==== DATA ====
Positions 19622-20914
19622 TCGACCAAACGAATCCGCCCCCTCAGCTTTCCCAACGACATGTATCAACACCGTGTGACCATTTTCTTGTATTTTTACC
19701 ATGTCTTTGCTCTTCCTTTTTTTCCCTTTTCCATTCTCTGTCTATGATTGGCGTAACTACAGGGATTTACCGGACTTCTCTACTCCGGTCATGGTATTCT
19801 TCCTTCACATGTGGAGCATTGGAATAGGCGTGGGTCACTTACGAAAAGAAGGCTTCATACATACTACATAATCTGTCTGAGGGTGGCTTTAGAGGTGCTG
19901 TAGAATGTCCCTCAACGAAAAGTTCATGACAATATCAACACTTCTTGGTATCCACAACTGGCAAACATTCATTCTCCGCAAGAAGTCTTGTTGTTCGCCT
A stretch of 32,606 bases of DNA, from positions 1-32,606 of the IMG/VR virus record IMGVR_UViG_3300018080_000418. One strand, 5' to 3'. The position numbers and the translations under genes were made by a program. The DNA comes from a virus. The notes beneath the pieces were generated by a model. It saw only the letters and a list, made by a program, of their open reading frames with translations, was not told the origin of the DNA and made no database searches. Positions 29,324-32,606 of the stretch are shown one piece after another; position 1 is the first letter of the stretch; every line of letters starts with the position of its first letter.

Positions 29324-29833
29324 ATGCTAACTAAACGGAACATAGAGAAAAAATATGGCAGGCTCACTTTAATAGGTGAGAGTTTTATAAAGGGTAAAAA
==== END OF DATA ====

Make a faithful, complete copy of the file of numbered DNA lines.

Positions 19622-20914
19622 TCGACCAAACGAATCCGCCCCCTCAGCTTTCCCAACGACATGTATCAACACCGTGTGACCATTTTCTTGTATTTTTACC
19701 ATGTCTTTGCTCTTCCTTTTTTTCCCTTTTCCATTCTCTGTCTATGATTGGCGTAACTACAGGGATTTACCGGACTTCTCTACTCCGGTCATGGTATTCT
19801 TCCTTCACATGTGGAGCATTGGAATAGGCGTGGGTCACTTACGAAAAGAAGGCTTCATACATACTACATAATCTGTCTGAGGGTGGCTTTAGAGGTGCTG
19901 TAGAATGTCCCTCAACGAAAAGTTCATGACAATATCAACACTTCTTGGTATCCACAACTGGCAAACATTCATTCTCCGCAAGAAGTCTTGTTGTTCGCCT
A stretch of 32,606 bases of DNA, from positions 1-32,606 of the IMG/VR virus record IMGVR_UViG_3300018080_000418. One strand, 5' to 3'. The position numbers and the translations under genes were made by a program. The DNA comes from a virus. The notes beneath the pieces were generated by a model. It saw only the letters and a list, made by a program, of their open reading frames with translations, was not told the origin of the DNA and made no database searches. Positions 29,324-32,606 of the stretch are shown one piece after another; position 1 is the first letter of the stretch; every line of letters starts with the position of its first letter.

Positions 29324-29833
29324 ATGCTAACTAAACGGAACATAGAGAAAAAATATGGCAGGCTCACTTTAATAGGTGAGAGTTTTATAAAGGGTAAAAA